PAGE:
Appeals from judgments of Court of Common Pleas of Delaware County, Nos. 564 and 3224 of 1966, in cases of John M. Houlihan et ux. v. Dora Hazlett, and Cuyler C. Hazlett, Jr. v. Virginia M. Houlihan et al.
George J. McConchie, with him Cramp & D'Iorio, for appellants.
William P. O'Neill, with him John R. Graham and Arthur Levy, for appellees.
Bell, C.j., Jones, Cohen, Eagen, O'Brien, Roberts and Pomeroy, JJ. Opinion by Mr. Chief Justice Bell.
These are appeals from the Judgments of the Court of Common Pleas after (1) a verdict in No. 166 awarding appellees (plaintiffs) (John and Virginia Houlihan) $11,390.22 and (2) a verdict in favor of appellee-wife (Virginia Houlihan) in No. 167. In each case, the appellants, Dora Hazlett in No. 166, and Cuyler Hazlett, Jr. and Dora Hazlett in No. 167, who were the verdict losers, filed a motion for a new trial, each of which motions was dismissed.
In No. 166, plaintiffs-appellees brought a trespass action against appellant seeking damages for medical expenses incurred, pain and suffering to appellee-wife, and compensation for repair of appellee-wife's automobile.
In No. 167, appellant-husband (Cuyler Hazlett) commenced a trespass action against appellee (Virginia Houlihan) seeking recovery for property damage to his automobile. Appellee (Virginia Houlihan) joined appellant's wife (Dora Hazlett) as an additional defendant.
This case*fn* arose out of an automobile collision that occurred in Haverford Township, Delaware County. The day before the collision ten inches of snow had fallen and as a result the road on which the accident occurred allowed only two lanes for automobile traffic. Virginia Houlihan, plaintiff-appellee in No. 166, testified that as she was driving she noticed a parked vehicle on the left side of the road about 150 feet ahead, and that when she reached a point about 75 feet from the parked vehicle she noticed Dora Hazlett (appellant-wife) driving a vehicle in the opposite direction, toward her. When appellee's car was five to ten feet away from the parked vehicle, the automobile driven by appellant-wife, which was 45 to 50 feet behind the parked vehicle swerved without warning into her lane of traffic, causing the collision.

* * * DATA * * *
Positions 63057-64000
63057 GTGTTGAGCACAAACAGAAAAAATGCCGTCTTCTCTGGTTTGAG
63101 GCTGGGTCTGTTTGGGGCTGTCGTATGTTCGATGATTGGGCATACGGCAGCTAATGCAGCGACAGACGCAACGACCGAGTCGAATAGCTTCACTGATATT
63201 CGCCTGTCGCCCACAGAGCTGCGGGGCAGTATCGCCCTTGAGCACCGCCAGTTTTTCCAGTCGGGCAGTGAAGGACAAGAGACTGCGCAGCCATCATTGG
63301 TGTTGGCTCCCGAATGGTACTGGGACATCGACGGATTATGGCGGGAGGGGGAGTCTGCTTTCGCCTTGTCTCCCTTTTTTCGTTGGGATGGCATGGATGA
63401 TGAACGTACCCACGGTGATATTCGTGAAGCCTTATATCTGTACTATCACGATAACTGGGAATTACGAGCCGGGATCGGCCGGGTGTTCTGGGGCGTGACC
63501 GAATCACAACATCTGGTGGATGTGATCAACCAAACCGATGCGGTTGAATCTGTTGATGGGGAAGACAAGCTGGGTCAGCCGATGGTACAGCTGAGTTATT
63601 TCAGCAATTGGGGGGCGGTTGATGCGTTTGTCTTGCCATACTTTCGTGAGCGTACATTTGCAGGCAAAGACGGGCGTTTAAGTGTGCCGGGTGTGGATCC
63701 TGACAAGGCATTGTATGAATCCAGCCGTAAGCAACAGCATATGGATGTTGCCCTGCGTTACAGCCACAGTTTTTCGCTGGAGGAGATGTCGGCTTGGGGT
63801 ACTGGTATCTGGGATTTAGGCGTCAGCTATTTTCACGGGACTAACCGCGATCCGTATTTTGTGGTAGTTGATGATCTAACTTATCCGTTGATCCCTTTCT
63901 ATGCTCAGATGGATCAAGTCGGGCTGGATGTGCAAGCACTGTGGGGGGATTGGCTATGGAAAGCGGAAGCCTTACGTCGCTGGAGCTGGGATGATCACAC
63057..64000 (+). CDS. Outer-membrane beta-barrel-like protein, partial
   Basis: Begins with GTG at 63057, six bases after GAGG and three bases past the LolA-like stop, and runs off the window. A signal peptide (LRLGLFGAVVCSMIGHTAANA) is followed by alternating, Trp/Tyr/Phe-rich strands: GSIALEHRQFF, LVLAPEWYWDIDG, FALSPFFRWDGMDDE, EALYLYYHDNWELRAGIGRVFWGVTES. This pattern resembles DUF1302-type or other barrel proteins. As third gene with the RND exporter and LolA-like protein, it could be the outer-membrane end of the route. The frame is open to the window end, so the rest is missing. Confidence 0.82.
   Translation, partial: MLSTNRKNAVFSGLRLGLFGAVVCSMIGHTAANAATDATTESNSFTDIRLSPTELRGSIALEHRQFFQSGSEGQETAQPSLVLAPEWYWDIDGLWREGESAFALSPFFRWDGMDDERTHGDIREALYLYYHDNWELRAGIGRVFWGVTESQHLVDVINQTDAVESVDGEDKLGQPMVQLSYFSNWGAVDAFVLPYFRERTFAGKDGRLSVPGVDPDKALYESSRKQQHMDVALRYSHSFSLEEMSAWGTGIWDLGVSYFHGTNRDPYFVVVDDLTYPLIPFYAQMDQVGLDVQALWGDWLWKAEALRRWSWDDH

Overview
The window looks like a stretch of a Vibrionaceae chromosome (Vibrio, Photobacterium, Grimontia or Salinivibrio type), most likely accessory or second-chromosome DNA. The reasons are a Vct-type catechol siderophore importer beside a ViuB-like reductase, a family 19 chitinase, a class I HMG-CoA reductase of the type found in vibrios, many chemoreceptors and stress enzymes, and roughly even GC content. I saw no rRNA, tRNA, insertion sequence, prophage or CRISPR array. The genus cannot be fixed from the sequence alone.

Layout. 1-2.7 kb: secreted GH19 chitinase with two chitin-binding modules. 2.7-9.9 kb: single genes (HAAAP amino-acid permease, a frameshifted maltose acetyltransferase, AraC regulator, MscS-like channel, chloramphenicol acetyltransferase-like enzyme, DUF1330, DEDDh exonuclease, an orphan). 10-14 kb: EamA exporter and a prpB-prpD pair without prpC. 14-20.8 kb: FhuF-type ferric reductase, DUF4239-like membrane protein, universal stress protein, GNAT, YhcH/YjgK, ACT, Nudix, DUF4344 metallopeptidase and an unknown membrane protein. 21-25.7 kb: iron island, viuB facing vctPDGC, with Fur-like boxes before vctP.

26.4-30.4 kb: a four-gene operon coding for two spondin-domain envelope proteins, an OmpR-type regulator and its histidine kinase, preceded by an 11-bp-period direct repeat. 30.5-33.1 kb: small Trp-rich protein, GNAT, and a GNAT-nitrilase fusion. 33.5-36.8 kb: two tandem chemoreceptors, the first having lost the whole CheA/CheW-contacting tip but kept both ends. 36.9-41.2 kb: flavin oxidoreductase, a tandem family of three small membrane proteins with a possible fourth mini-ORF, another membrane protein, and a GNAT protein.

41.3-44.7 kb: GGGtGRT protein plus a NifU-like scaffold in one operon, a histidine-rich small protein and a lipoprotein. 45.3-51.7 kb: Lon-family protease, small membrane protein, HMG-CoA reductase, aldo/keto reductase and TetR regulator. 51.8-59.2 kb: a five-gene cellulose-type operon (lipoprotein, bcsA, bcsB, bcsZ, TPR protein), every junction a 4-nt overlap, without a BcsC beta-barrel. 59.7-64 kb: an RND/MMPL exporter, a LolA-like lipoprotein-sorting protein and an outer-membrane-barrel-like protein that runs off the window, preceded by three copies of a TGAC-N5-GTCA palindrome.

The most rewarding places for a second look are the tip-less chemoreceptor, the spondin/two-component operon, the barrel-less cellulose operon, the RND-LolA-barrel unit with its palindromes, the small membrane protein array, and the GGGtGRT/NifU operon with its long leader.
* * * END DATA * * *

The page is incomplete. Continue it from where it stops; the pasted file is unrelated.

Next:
Appellants raise two arguments on appeal, neither of which has any merit. Appellant-wife in No. 166 first contends that the damages awarded by the jury were excessive. As a result of the collision, the appellee-wife had four fractured front teeth, two of which required root canal work. All four teeth required capping as a result of the injury. Medical damages consisted of $455 for dental work and $35 for a medical examination. The doctor who treated appellee-wife testified that appellee suffered severe pain during the first few days and gradual pain thereafter and also that the treatments he administered were quite painful. On the basis of this testimony the jury awarded appellees $10,000 for the pain and suffering of appellee-wife, in addition to $1,390.22 which represented $490 for medical expenses, and $900.22 for damage to appellee-wife's automobile.
Appellant alleges that the verdict was excessive and that the lower Court abused its discretion in not awarding a new trial. We are of the opinion that the verdict was undoubtedly large, but it was not so excessive as to constitute the denial of a new trial an abuse of discretion. Cf., for example, Guzman v. Bloom, 413 Pa. 576, 198 A.2d 499 ...